Or is it director of administration Paul Riester, with a salary of $138,399?
Perhaps the human resources staff could help answer the job duties question. That crew includes the director of human resources ($112,114), the director of employee relations ($105,874), and the coordinator of employee relations ($99,480). There are fewer than 240 employees in the entire organization.
The management staff of the authority, given their limited public works responsibilities of acquiring, treating, and distributing water, is over-staffed and over-paid.
The News (and The Public, and before that Artvoice) has been pursuing an ECWA arrangement concerning high-priced outside legal assistance which the authority refuses to explain. The authority has a five-member in-house full- and part-time legal staff that is collectively paid $365,510.
Michael Caputo and his Zeppelin Communications firm might be asked why the staff he assigns to the Erie County Water Authority under his annual $60,000 public relations contract seem to take as their mission dodging and weaving about authority meetings and operations. “Public relations,” by definition, means being open about what is going on and cultivating cooperative arrangements. Why can’t some of those high-priced executives carry on the limited PR duties of the authority?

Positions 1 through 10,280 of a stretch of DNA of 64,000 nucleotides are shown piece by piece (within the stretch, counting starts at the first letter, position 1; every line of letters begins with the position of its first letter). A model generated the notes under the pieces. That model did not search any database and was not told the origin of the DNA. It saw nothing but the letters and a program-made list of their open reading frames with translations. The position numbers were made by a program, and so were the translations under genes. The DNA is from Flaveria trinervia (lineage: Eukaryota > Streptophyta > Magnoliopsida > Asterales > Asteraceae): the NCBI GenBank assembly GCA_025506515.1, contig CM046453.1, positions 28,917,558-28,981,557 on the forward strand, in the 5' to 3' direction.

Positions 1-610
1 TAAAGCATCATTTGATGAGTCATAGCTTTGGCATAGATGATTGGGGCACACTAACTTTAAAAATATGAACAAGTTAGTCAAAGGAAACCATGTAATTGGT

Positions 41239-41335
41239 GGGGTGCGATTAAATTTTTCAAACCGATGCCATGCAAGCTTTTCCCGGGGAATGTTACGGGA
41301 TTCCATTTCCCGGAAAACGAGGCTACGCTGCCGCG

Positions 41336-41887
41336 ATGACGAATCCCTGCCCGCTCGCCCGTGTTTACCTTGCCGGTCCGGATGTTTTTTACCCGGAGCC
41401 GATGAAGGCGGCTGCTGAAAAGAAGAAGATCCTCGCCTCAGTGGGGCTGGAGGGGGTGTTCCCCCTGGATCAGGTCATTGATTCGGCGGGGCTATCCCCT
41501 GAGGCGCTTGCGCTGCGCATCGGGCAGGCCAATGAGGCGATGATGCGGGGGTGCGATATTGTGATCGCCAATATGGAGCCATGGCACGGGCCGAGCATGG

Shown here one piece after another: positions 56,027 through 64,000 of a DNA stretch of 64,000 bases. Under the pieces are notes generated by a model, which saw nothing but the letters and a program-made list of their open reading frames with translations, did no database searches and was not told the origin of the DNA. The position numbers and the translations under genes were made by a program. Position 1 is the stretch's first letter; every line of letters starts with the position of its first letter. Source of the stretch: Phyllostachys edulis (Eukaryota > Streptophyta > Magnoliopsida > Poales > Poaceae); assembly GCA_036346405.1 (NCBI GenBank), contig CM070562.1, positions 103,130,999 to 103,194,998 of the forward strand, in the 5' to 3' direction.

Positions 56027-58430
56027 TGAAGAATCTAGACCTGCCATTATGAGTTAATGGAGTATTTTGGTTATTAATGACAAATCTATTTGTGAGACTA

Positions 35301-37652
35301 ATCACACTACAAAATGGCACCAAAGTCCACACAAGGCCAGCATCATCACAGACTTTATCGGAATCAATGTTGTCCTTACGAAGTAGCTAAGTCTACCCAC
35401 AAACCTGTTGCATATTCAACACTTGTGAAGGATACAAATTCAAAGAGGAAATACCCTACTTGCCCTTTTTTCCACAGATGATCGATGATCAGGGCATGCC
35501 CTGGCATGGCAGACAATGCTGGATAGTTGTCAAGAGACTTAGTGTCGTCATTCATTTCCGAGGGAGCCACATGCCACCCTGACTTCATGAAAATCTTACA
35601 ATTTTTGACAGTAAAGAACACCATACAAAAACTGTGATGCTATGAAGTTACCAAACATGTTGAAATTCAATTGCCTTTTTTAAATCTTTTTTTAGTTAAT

Newly appointed executive director Earl Jann is in line for the assignment of a brand-new Chevy SUV. Granted, Jann’s $145,000 paycheck should probably be enough to pay for his own car and he could simply be reimbursed for his travels around the county in his personal vehicle. Despite that, it doesn’t seem inappropriate for the executive director to have a car assigned given the geography that the ECWA covers.
Aside from the overly-generous salary and the new vehicle, there is another benefit that Jann might someday take advantage of.